BGP Protocol, How to Troubleshoot BGP Peering Issues?

BGP is a path-vector routing protocol that provides scalability, flexibility, and network stability. BGP is the only Exterior Gateway Protocol (EGP) that advertises, learns, and chooses the best paths inside the global Internet.

In large-scale enterprise and data center networks, we typically use BGP to exchange routing information within these networks and with one or more ISPs.

What are the Requirements for Forming BGP Peers?

BGP Peering Example


Routers must meet several requirements to become BGP neighbors/peers:

  • The BGP router IDs of the two routers must be different.
  • If configured, BGP authentication (MD5) must match.
  • Agree on AS numbers, a local router’s ASN (on the router bgp asn) must match the neighboring router’s reference to that ASN with its neighbor ip remote-as asn.
  • Each router must be part of the TCP connection with the other router. The remote router’s IP address used in that TCP connection must match what the local router configures in a BGP neighbor remote-as command.
  • Neighbors must agree on address families (capabilities), IPv4 unicast, L2VPN EVPN … etc.

BGP Neighboring States Review

BGP States


BGP Peer Troubleshooting Cases

BGP peering issues fall primarily into two categories:

BGP Peer Down Case


A down BGP peer state is in either an Idle or Active state; these states would mean the following possible problems:

  • No route to peer address (IP connectivity not present, including the default route 0.0.0.0/0).
  • Configuration error, such as update-source command is missing or wrongly configured.
  • TCP is established, but BGP negotiation fails; for example, misconfigured ASN.
  • Routers did not agree on the peering parameters, for example, the stub area flag.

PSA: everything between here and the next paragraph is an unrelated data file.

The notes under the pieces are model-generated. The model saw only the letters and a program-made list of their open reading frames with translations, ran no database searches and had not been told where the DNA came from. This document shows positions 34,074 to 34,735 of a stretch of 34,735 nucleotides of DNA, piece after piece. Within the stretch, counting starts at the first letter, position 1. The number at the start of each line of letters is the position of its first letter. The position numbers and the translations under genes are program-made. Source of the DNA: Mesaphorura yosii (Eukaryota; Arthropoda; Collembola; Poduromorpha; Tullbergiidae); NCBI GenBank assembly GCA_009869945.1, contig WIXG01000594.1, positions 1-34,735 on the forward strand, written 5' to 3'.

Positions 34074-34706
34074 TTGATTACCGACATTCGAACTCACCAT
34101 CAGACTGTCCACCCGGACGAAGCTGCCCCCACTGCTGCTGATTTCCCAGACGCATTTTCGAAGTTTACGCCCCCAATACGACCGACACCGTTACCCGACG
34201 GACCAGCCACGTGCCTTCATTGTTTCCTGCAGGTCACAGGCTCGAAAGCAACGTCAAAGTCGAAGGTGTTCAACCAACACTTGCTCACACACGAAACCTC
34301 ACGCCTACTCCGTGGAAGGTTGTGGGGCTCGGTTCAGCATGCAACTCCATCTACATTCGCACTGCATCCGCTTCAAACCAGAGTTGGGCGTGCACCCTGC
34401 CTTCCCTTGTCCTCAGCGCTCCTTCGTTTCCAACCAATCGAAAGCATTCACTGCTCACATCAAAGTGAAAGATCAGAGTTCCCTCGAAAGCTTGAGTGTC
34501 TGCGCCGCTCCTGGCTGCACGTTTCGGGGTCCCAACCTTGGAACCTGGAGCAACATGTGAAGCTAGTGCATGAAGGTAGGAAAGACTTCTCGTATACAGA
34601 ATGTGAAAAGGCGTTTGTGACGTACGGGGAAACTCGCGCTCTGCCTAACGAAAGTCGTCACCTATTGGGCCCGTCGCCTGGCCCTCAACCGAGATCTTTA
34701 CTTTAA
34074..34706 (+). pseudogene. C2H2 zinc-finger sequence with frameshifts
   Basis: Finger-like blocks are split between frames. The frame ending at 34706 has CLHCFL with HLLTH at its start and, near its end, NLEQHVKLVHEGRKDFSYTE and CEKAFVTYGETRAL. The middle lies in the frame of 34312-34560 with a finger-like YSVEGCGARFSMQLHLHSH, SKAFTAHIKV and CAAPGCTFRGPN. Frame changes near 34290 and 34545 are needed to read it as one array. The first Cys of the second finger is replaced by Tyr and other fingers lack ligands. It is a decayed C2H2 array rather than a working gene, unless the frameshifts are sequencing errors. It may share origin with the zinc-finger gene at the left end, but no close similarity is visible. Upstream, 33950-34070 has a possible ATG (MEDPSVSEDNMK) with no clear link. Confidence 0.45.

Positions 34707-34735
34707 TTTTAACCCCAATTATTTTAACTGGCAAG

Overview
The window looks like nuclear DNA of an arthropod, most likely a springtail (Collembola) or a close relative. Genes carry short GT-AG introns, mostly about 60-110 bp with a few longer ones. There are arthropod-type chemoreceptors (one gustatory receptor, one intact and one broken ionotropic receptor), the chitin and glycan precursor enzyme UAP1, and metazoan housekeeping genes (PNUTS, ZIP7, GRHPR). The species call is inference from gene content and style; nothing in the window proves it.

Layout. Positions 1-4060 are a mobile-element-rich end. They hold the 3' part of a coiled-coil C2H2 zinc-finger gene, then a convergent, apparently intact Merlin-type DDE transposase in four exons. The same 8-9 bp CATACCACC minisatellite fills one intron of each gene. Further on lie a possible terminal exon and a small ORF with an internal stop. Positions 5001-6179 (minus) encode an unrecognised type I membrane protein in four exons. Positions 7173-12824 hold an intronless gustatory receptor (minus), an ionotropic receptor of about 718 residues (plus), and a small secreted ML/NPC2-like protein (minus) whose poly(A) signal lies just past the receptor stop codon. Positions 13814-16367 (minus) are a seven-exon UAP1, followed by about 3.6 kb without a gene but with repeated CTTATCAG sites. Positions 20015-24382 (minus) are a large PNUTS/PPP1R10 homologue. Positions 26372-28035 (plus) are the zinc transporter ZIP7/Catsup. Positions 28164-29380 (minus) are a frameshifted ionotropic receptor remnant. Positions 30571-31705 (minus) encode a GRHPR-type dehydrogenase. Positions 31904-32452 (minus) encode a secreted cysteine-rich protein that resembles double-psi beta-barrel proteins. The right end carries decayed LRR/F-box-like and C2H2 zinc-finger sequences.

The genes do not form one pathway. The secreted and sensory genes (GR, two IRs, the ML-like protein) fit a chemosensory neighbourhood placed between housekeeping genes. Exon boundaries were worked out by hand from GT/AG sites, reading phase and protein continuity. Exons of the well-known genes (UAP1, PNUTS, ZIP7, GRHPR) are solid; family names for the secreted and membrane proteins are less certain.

The steps to troubleshoot down peering issues for BGP neighbors:

  • Step 1: Verify the configuration for correct peering IP addresses, AS numbers, update-source interface, authentication passwords, eBGP multi-hop configuration, .. etc.
  • Step 2: Verify reachability using the ping a.b.c.d [source-interface-id | source-ip-address], where a.b.c.d is the peer’s IP address.
  • Step 3: Verify the TCP connections using the command show socket connection TCP.
  • Step 4: Verify any IP ACLs in the path. The ACLs in the path should permit TCP connections on port 179 and ICMP packets that can help verify reachability.
  • Step 5: Use the debug ip bgp keepalives command to capture BGP packets. (NX-OS)

The above five steps should help you understand the peering issues when the BGP peer is down (not flapping).

Flapping BGP Peer Case


When the BGP peer is flapping, it means it keeps moving between Idle and Established states. Flapping BGP peers could be due to one of the following several reasons:

  • The Hold Timer expired. And that could happen due to:
    • Interface drops: maybe the interface drops cause the BGP control packets (keepalive messages).
    • High CPU or Control-plane policy drops (Improper control-plane policing): maybe the BGP packet dropping is on the CPU interface.
    • If configured, validate that the BFD session is stable.
    • The MTS queue is stuck (in NX-OS). Or there is a BGP keepalive generation problem (OutQ/InQ). This means the BGP process is dropping the BGP messages.

  • MTU mismatch. (I saw this in a production environment)
    • If a device in the path or even the destination cannot accept the packets with a higher MTU, it sends an ICMP error message back to the BGP speaker.
    • Because the Update message is used as keepalive as well! After 180 seconds, the destination router sends a notification back to the source with a hold time expired error message.

  • Bad BGP update.
    • Bad links carrying the update or bad hardware cause intermittent packet dropping.

Conclusion

For BGP peering to be established well, make sure that the peering requirements are met. Troubleshoot BGP issues depending on the specific issue you’re facing; there are different troubleshooting methods as described in this article.
Remember, always ensure that you understand the potential impact of any command before running it in a live network environment.

I hope this summary was useful. For comprehensive content, you can refer to my CCIE Data Center (v3.1) – BGP Udemy course.
Feel free to leave a comment or a question.

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